Different committees start a variety of projects, each project intended to satisfy what that committee believes is needed to achieve "the goal". People volunteer. Resource are spread thin. What happens? Energy is dissipated; initiative peters out. We are in even worse shape than when we started with arguing and blaming over who should have been doing what.

Every organization needs to develop a goal, develop strategies to achieve the goal, plans to implement the strategy and obtains the commitment of all stakeholders to those plans.

 

Strategic Planning in the Context of Managing and Doing Projects

Let's try looking at this process in the context of the final impact on YOU; YOU spending hours working on projects.

The problem; a new variant of a well known disease has emerged in a southeast Asian country. Traditional treatments have proved unsuccessful. The disease is spreading. Many are sick; some die. Global migration patterns have brought the disease to our country. What do we do?

Health Canada, provincial ministries of health, regional public health authorities, university research departments and individual health care facilities become involved. The problem has many dimensions. In collaboration with all of these stakeholders, Health Canada is responsible for the overall course of action. Following a quickly assembled high level meeting of public health, public information, researchers, epidemiologists and policy makers it is decided that a "virtual" multidisciplinary institute needs to be established very quickly to deal with the issues of this potentially devastating disease. A task force is put together and given one week to create the entire framework for this new institution.

First, what is the mission of this institution. Why does it exist? Is it to provide curative solutions, public health information, manage research dollars for university researchers? Is it an instruction that merely coordinates the activities of all of the other stakeholders in our health care system? With the participation of all of the stakeholders in the health care system, the task force develops the mission for the institution. The task force develops a vision statement. What do they realistically believe the future holds in store and the how the institution relates to that future. The task force needs to establish objectives that clearly describe the goals of the institution so that everyone working on the problem will know when we have achieved the goals.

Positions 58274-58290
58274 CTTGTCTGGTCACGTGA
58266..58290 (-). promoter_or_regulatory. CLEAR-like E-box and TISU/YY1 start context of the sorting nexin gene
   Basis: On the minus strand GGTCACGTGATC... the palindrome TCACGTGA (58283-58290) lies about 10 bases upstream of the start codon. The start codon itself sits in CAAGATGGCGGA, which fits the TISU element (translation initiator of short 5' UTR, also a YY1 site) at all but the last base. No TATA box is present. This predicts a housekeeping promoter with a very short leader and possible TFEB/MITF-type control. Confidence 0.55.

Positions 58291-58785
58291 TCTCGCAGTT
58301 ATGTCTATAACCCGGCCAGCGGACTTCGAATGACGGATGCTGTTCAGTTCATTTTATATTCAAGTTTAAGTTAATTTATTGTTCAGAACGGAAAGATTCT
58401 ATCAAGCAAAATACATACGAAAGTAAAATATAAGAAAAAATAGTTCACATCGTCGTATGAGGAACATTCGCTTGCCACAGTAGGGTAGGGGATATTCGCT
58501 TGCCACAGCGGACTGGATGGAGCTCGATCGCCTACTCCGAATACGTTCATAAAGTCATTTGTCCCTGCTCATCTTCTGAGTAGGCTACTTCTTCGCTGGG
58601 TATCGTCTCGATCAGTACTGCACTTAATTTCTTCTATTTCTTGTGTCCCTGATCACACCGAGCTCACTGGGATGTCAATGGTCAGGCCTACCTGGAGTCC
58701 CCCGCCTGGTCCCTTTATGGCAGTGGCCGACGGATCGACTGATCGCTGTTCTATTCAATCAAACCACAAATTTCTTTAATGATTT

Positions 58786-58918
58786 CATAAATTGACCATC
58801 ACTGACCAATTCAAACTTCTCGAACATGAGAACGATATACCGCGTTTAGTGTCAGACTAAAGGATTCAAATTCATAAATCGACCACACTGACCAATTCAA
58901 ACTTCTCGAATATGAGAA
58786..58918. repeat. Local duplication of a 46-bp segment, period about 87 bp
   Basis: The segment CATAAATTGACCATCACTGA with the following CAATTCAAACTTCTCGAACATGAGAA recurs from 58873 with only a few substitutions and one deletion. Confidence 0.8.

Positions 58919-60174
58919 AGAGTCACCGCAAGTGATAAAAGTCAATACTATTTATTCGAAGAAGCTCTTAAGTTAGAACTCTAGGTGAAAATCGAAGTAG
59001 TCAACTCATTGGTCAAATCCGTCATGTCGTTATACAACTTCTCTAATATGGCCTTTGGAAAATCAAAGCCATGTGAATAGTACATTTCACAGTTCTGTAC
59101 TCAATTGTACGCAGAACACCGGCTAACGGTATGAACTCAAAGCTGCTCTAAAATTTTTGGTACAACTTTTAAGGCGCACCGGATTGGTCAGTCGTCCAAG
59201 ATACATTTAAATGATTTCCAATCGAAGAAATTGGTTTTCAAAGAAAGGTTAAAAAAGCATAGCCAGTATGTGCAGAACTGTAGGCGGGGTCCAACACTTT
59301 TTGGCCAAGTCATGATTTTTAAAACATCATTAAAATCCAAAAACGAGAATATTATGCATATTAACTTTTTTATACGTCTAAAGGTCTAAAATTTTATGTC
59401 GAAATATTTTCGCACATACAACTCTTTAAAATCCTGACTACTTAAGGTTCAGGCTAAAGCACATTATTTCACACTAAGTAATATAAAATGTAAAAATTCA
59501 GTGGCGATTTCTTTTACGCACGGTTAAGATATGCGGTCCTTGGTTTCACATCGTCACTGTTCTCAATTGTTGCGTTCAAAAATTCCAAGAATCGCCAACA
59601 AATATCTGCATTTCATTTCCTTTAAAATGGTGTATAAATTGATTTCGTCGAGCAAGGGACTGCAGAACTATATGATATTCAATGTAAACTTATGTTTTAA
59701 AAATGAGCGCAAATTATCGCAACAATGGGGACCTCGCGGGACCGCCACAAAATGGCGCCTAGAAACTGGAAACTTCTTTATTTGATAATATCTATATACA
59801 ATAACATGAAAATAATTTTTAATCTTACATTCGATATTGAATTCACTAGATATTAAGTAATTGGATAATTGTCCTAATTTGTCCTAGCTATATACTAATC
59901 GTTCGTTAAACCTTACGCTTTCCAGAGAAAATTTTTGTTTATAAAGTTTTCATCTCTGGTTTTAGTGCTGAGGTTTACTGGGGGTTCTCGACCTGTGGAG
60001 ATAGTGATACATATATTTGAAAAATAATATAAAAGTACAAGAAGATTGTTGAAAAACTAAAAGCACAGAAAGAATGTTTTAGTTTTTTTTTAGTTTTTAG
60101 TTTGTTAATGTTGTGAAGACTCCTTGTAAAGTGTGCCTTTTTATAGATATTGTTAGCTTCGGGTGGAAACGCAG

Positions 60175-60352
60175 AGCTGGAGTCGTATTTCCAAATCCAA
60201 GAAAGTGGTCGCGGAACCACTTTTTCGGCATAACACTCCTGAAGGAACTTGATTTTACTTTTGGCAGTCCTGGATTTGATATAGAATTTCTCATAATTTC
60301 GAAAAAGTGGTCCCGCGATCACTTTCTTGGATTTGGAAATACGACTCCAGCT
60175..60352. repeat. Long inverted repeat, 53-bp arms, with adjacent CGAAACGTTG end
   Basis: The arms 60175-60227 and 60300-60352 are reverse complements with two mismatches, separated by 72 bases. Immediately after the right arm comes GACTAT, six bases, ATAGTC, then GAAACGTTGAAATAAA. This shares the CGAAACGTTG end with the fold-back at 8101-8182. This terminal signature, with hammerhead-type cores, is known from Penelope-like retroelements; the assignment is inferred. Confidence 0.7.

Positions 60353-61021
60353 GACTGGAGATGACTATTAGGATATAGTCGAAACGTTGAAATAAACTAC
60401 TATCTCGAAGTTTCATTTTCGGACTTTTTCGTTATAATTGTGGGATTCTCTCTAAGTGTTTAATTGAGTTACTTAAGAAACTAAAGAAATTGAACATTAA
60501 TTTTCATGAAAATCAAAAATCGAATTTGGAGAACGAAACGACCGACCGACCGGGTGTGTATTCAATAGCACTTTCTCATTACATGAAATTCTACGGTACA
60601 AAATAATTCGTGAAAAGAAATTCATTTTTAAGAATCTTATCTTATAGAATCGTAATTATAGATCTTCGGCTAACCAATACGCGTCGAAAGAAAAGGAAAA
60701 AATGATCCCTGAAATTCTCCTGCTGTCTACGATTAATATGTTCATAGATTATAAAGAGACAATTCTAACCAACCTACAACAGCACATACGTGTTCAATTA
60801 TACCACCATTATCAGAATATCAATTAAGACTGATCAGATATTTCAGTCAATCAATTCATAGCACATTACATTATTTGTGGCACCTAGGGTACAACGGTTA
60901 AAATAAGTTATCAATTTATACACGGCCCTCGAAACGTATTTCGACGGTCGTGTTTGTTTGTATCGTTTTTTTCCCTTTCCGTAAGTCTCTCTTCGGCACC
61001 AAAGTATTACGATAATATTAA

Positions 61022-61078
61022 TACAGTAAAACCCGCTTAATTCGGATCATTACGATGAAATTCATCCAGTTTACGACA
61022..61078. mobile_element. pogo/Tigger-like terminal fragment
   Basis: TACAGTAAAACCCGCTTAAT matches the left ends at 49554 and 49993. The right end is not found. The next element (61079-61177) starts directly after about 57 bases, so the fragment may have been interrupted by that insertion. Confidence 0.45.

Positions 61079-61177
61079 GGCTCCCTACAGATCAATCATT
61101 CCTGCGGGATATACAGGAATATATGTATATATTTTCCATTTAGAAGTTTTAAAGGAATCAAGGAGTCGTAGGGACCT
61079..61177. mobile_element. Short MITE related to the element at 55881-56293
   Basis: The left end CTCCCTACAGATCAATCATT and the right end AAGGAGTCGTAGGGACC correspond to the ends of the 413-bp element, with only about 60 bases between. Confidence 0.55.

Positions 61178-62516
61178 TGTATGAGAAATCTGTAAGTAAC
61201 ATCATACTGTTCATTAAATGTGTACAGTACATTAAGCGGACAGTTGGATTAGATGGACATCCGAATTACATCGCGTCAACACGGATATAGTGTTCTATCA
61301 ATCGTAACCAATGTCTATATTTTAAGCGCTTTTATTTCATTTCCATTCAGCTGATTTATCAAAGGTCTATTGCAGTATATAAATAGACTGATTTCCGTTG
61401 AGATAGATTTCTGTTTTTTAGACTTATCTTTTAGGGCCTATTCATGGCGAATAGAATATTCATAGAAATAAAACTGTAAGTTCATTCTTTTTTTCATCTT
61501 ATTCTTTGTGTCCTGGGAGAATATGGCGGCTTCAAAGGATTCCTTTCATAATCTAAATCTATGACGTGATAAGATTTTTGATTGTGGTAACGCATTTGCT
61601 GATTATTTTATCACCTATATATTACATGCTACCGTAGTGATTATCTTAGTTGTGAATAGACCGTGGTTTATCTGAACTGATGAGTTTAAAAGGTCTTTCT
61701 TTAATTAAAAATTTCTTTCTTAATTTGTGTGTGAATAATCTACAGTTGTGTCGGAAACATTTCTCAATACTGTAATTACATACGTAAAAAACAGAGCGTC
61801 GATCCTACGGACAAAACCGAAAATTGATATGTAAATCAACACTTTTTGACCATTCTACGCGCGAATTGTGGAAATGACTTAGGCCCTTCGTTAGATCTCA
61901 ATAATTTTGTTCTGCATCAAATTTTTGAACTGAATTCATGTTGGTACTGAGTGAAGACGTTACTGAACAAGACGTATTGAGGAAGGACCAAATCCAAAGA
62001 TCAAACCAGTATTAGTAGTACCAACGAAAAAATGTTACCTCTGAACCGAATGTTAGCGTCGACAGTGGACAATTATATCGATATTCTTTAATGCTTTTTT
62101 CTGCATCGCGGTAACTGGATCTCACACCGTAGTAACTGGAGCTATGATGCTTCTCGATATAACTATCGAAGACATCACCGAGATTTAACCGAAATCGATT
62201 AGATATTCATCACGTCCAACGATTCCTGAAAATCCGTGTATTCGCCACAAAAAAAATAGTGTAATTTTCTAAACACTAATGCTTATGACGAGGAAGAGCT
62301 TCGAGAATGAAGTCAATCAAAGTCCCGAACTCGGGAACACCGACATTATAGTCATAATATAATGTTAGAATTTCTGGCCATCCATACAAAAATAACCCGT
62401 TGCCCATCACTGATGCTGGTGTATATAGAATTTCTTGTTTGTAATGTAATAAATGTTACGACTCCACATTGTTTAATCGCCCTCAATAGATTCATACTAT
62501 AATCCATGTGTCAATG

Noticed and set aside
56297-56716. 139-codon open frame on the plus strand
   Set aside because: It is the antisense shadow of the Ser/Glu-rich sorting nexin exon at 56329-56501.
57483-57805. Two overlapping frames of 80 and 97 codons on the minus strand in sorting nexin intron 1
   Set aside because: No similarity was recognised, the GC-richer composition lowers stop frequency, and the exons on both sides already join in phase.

The task force seconds support staff from stakeholders. Specific strategies are developed that will focus the energy and resources of the institution on the achievement of the objectives. The strategies could include the development of an information network between researchers, healthcare providers and the media. The strategies could include the identification of pharmaceuticals and biologics that would be helpful in fighting the disease; and many others. With these strategies in place specific projects are identified. Looking at the information network strategy, several possible projects could include systems for gathering information directly from health care providers in hospital setting so that epidemiologists, pharmacologists, human biologists and internists have the latest data on the disease. Another project is placing data analysis systems at the hands of researchers so that media can be kept informed of the latest progress of the disease and the measures being taken to arrest, cure and prevent the disease. Another project as part of the information system is monitoring the direct costs that are being incurred as a result of this disease; the curative costs to health care facilities, the cost to university research and public health departments, the cost of the new institution itself. The indirect costs are also being analyzed such as preventative measures including scanning incoming passengers at airports and the cost to the economy.